This past year has been very special for me, to say the least. It was the year I finally listened to a strong ache for change that had been gnawing at me for some time now. I finally stopped making excuses and did what I had to do to get to a new state, and was surprised by how smoothly things fell into place once I set the intention to make this vision concrete.
Now when people ask me how life has been since making these changes, I tell them that I’m 100% sure I made the right decision to follow my instincts. I have zero regrets. My soul has come alive in ways that it hadn’t in a long time. I’m waking up again and learning to trust myself.
So trust your intuition.
Your heart knows when it’s crying for change. Follow it. Even if that new path means more responsibility, more uncertainty, and more challenges, it might also mean more meaning, more impact, and more alignment with your calling.
The moment I came across a poem by John O’Donahue called For a New Beginning, I got chills. It described, word-for-word, the gradual process it often takes to finally embrace (and create) change. It resonated with me so much that I actually cried — out of compassion for the part of my soul that felt stifled for so long, but also out of gratitude for the courageous part of me that finally gave my soul what it needed. I hope this poem touches you in a special way too, as you welcome in the New Year.
In out-of-the-way places of the heart,
Where your thoughts never think to wander,
This Beginning has been quietly forming,
Waiting until you were ready to emerge.
For a long time it has watched your desire,
Feeling the emptiness growing inside you,
Noticing how you willed yourself on,
Still unable to leave what you had outgrown.
It watched you play with the seduction of safety
And the gray promises that Sameness whispered,
Heard the waves of turmoil rise and relent,
Wondered, would you always live like this?
Then the delight, when your courage kindled,
And out you stepped onto new ground,
Your eyes young again with energy and dream,
A path of plenitude opening before you.
Though your destination is not yet clear
You can trust the promise of this opening;
Unfurl yourself into the grace of beginning
That is at one with your life’s desire.
Awaken your spirit to adventure;
Hold nothing back, learn to find ease in risk;
Soon you will be home in a new rhythm,
For your soul senses the world that awaits you.
Iyanla Vanzant said, “When the time comes for you to make a change or to grow, the universe will make you so uncomfortable you will eventually have no choice.” So lean into that discomfort. Heed what it’s trying to tell you. Follow that gut-feeling.
We’re not just entering a new year, my friends. We’re entering a new decade. So let’s make this an epic one.
The quote from Iyanla Vanzant struck me because that is exactly how I‘m beginning to feel everyday. But what if this discomfort is pushing me to go outside the norm? To leave the Church, for example? How do I know if this is truly what’s good for my soul (as ironic as that sounds)?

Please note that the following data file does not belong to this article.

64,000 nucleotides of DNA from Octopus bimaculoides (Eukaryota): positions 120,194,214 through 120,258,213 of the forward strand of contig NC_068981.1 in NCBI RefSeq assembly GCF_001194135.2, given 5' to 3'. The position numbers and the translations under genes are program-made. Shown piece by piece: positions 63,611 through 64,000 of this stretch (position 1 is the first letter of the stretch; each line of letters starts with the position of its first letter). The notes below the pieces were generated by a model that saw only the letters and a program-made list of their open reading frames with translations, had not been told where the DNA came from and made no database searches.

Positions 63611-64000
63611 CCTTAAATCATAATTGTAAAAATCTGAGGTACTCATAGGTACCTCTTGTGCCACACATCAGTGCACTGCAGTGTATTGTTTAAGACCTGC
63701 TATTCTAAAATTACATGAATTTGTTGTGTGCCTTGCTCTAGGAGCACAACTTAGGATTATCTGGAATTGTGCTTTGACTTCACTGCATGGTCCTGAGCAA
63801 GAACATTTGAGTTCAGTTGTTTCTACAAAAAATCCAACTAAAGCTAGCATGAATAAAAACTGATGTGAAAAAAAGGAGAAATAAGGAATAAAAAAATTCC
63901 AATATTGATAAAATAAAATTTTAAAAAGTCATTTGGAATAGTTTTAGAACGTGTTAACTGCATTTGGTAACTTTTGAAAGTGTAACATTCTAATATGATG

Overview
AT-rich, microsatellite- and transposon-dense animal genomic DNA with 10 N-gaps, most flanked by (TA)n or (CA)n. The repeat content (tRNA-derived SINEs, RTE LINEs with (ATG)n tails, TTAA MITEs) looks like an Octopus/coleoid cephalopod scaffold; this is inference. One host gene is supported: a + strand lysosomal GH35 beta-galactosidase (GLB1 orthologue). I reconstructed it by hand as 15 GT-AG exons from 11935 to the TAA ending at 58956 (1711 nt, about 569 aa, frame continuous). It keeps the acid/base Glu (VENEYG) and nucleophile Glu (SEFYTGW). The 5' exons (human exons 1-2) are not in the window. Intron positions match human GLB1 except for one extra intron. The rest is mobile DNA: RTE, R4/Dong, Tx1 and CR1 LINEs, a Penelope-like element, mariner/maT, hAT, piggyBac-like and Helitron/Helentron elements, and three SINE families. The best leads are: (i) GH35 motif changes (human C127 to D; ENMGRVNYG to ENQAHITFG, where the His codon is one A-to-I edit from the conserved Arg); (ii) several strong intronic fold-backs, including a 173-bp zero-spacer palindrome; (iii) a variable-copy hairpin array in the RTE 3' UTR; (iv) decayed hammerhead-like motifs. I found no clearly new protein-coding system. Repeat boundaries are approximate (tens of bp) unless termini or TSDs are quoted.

Hey, thanks for your comment. I think discomfort is an emotion that tells you to pay attention to something important—but how you act upon it can vary. For example, if you are in sick, discomfort caused by the illness will prompt you to find a solution (e.g. see a doctor, take medicine, etc.), which can be a good thing, because it pushes you to seek out a better state.
But other times, discomfort isn’t necessarily a bad thing. For example, if you’re working out at the gym, discomfort is the prerequisite to developing stronger muscles. If you’re trying to pursue a difficult goal, you often need to push past the discomfort of leaving your comfort zone in order to achieve something worthwhile. In that case, discomfort doesn’t necessarily mean you should run away from doing these things; you simply have to push through it in order to do them. Discomfort often coexists with doing most meaningful and worthwhile things.
I would apply the same principle to your question about whether or not to leave the Church. I think the discomfort is telling you that there is something important for you to pay attention to. Does it mean leaving the Church? Not necessarily. The Church often says that suffering (aka discomfort) is an inevitable component of the faith journey (along with joy too, LOL, let’s not forget that). But maybe it’s telling you that you have really big questions that still need answering. If so, is there something you can do to address those questions or learn more about the faith and deepen your understanding? Or maybe the discomfort comes from noticing things that genuinely bother you about how your faith community is run (it happens—we’re all human and make mistakes). If so, could you be a solution to it? Etc, etc.
You might want to consult a spiritual director or counsellor for help—or to just openly express your feelings of wanting to leave the Church—to help you discern or decipher what the discomfort is trying to tell you or where it originates from. I’m definitely not an expert!
Finally: please take everything I say with a grain of salt. I’m not always able to cover all of the nuances and variables of complex topics. So thanks for your engaging comment and for bringing this up!
All the best,